4. Management of antiretroviral toxicities.
  5. Investigations of virologic failures in adherent patients, those who have been heavily pretreated, or in case of reduced susceptibility.

Replicative capacity

Replicative capacity (RC) is the laboratory measurement of viral fitness, a term that describes the adaptability of HIV in a given environment, typically in competition with other strains. Viral fitness may differ according to subtypes, accounting for the differential spread in different parts of the world. It may also differ according to eras, leading some to suggest that HIV has attenuated over time.

At the clinical level, viral fitness is important as it may decrease as mutations develop in response to the selection pressure exerted by antiretrovirals. As the selection pressure continues, secondary mutations usually develop to restore viral fitness and presumably with renewed pathogenicity. However, until then, discordance between a detectable viral load and a stable CD4 count may occur. In most cases, it is impossible to predict how long this discordance will persist before restored viral fitness will lead to a fall in CD4 count. Yet in patients with a borderline CD4 count and limited treatment options, the ability to predict and hence switch therapy to maintain this viral load-CD4 discord is theoretically useful.

There is some evidence that baseline RC predicts subsequent disease progression.[11] In treatment-experienced patients on salvage therapy, RC also correlates with CD4 count and viral load. However, in a setting with access to resistance testing and viral load, it is unclear how RC will affect the clinical outcome. It is also premature to introduce RC into clinical practice, there being no standard assay of viral fitness. Although the principle remains one of comparing the fitness against that of wild type, different methodologies have been used. In one, plasma-derived RT and PR sequences are inserted into a retrovirus vector containing a luciferase indicator gene. RC is then determined by measuring luciferase activity in infected cells after a single round of replication, as % of wild type strain. In another, the virus is simply co-cultured with wild type virus.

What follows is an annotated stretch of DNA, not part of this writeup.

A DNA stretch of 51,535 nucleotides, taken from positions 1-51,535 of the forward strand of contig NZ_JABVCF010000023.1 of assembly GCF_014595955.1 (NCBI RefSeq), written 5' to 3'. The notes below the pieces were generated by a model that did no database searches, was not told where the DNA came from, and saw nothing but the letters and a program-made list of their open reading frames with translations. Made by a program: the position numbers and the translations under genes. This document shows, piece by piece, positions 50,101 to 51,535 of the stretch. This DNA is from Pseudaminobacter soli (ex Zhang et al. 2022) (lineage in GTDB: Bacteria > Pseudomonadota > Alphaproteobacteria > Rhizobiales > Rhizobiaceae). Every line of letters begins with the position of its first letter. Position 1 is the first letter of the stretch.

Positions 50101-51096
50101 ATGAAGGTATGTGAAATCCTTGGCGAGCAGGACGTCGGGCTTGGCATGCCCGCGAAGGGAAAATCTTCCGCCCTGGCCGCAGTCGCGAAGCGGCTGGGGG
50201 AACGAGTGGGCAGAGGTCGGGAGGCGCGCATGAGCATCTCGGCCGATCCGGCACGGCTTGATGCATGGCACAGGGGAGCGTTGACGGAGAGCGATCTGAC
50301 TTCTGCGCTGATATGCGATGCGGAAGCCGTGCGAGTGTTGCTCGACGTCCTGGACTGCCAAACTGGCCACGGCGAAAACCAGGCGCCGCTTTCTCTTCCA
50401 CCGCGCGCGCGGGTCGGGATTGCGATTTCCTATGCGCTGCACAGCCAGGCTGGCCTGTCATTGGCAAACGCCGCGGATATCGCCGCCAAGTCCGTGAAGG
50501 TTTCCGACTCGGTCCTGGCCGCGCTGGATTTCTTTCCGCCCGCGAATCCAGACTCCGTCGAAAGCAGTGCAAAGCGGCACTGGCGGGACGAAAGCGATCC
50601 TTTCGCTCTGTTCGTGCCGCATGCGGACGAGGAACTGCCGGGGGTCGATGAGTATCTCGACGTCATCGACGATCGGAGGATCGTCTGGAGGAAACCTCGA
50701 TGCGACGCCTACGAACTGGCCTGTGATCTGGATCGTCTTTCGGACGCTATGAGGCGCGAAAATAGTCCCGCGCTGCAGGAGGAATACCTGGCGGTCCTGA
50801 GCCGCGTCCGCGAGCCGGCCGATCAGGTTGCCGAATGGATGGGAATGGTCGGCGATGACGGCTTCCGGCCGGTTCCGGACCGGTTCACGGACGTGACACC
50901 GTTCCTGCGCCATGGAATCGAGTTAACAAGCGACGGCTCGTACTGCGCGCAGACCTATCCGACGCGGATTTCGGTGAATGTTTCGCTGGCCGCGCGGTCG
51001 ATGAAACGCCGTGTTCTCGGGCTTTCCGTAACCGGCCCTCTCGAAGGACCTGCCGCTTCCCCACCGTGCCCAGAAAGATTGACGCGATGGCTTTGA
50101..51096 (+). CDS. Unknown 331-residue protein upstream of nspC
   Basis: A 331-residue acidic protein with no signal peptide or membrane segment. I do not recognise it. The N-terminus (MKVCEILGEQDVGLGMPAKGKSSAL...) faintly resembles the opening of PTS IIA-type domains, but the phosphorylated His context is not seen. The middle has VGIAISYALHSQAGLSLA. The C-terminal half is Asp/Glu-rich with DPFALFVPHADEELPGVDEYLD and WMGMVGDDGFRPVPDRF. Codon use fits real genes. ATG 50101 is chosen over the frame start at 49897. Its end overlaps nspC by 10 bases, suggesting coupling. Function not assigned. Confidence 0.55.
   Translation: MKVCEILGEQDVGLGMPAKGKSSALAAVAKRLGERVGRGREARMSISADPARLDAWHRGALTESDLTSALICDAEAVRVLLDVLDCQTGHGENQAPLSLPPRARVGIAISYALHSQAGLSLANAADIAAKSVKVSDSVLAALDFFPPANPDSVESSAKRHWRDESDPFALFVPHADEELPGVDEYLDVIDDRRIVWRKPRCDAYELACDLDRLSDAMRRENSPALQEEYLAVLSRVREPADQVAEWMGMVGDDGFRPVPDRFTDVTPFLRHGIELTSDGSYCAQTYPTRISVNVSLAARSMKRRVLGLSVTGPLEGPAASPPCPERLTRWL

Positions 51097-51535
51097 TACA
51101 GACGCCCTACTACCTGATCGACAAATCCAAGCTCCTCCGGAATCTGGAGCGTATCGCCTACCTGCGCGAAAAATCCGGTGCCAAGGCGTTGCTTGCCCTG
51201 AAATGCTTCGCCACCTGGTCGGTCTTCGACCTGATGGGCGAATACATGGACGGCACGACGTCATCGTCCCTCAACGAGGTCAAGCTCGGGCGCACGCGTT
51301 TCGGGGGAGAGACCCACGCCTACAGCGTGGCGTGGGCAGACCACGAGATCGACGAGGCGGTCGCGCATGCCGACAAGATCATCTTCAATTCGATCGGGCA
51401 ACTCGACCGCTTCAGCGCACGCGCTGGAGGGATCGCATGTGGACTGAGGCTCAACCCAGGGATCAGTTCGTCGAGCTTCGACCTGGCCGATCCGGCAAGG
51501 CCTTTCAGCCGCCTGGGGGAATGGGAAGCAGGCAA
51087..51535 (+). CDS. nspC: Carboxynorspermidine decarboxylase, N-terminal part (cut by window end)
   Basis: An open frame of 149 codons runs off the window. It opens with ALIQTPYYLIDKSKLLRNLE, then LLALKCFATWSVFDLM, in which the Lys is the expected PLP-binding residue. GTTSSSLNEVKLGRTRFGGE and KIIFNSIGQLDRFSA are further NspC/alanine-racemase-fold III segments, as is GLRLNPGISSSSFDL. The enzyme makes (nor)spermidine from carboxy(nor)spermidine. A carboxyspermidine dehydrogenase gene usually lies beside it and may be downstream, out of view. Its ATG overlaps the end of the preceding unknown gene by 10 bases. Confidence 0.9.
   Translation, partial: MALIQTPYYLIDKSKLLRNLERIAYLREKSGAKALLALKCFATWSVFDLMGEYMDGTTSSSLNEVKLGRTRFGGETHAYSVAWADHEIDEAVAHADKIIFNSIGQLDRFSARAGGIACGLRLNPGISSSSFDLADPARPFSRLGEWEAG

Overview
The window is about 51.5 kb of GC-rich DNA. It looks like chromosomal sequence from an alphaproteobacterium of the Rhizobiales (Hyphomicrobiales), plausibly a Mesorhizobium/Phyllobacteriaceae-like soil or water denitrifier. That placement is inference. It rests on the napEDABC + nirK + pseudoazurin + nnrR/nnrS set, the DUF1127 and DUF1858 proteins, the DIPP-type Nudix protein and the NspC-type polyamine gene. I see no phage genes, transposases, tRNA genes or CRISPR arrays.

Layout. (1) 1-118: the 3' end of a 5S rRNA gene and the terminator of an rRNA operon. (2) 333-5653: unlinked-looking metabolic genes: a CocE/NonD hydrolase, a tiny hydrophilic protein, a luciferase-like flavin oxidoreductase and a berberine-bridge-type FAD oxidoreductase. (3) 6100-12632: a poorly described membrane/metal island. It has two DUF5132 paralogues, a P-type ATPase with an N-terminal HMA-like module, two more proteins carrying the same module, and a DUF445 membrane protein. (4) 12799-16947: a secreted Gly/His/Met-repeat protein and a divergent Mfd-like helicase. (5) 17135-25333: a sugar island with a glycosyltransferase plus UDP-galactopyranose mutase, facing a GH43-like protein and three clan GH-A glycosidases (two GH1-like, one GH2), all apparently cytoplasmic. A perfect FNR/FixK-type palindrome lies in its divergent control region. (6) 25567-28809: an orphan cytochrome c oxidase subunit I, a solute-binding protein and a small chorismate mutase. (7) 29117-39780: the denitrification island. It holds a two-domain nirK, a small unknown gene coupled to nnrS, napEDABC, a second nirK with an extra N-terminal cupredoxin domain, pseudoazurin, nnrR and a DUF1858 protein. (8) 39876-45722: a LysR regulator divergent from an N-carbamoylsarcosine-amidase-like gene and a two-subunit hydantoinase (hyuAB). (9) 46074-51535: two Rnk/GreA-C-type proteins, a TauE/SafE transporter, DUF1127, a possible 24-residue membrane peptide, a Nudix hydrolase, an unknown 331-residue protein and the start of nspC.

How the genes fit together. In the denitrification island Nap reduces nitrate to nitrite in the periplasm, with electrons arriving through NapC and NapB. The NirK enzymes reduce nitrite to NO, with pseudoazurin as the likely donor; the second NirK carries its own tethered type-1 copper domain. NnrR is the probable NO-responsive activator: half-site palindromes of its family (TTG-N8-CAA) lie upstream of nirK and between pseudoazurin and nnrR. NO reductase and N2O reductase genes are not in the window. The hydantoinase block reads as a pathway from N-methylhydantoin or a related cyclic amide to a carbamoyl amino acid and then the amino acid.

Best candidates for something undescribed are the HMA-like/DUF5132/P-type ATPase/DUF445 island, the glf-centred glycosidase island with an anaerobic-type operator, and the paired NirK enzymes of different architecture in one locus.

Currently, the use of RC in Hong Kong is limited to research settings and is not recommended for routine clinical use.

Emerging issue

HIV-1 non-B viruses, especially CRF01_AE have become the predominant HIV-1 subtype circulating in Hong Kong and in some other Asian countries. However, most of the published data on the treatment responses to antiretrovirals refer to B subtypes. In addition, many of the virologic diagnostic tests, for example, phenotypic and genotypic HIV-1 drug resistance assays, have been derived largely from studies on subtype B viruses. This has arisen from the predominance of drug therapy in those areas of the world in which subtype B viruses predominate. The applicability and validity of the available knowledgebase to non-B subtypes is still under debate.[12] The same challenge also exists when newer tests like TDM, tropism and replicative capacity gradually become introduced. There is a need for new algorithm and interpretation systems for supporting the optimization of clinical management of non-B HIV subtype infected populations, including Hong Kong and many countries in the developing world.

Finally, with the increased access to HAART in countries around the world, the ethnic background of HIV patients has diversified. Host genetic factors would also need to be considered in tailoring treatment regimens for patients at community, or even individual levels. The metabolism of efavirenz (EFV), an NNRTI through the CYP2B6 pathway is a case in point. Orientals and African populations have a higher prevalence of TT genotype at G516Tof CYP2B6, which is associated with decreased metabolism of the drug and a higher chance of toxicity.[10] Likewise the metabolism of other antiretrovirals, as well as their toxicity profiles, especially PI, could vary with genetic mutations of the implicating. Genotype-driven dose adjustment of antiretrovirals would potentially be another strategy to be pursued in further optimizing HIV treatment in future.

Algorithm 13. Layout of current protocol for implementing antiretroviral therapy (clear boxes and flow chart), and the potential roles of new investigations (darkened boxes) for optimising treatment

Algorithm 13. Layout of current protocol for implementing antiretroviral therapy (clear boxes and flow chart), and the potential roles of new investigations (darkened boxes) for optimizing treatment